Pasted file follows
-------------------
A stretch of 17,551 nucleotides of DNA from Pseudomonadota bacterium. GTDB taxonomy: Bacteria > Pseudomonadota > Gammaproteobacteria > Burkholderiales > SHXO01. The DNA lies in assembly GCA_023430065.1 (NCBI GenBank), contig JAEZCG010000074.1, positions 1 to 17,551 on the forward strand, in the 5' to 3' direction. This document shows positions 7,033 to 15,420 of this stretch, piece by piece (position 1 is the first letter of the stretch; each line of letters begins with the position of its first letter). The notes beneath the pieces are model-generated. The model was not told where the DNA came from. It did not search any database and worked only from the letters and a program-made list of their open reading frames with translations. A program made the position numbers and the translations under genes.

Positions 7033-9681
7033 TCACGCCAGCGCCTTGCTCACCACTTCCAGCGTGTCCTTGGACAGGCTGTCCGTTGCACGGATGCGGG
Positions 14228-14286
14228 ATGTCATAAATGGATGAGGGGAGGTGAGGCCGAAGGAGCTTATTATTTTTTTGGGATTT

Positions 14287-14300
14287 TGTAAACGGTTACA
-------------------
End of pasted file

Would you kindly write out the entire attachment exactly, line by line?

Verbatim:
A stretch of 17,551 nucleotides of DNA from Pseudomonadota bacterium. GTDB taxonomy: Bacteria > Pseudomonadota > Gammaproteobacteria > Burkholderiales > SHXO01. The DNA lies in assembly GCA_023430065.1 (NCBI GenBank), contig JAEZCG010000074.1, positions 1 to 17,551 on the forward strand, in the 5' to 3' direction. This document shows positions 7,033 to 15,420 of this stretch, piece by piece (position 1 is the first letter of the stretch; each line of letters begins with the position of its first letter). The notes beneath the pieces are model-generated. The model was not told where the DNA came from. It did not search any database and worked only from the letters and a program-made list of their open reading frames with translations. A program made the position numbers and the translations under genes.

Positions 7033-9681
7033 TCACGCCAGCGCCTTGCTCACCACTTCCAGCGTGTCCTTGGACAGGCTGTCCGTTGCACGGATGCGGG
Positions 14228-14286
14228 ATGTCATAAATGGATGAGGGGAGGTGAGGCCGAAGGAGCTTATTATTTTTTTGGGATTT

Positions 14287-14300
14287 TGTAAACGGTTACA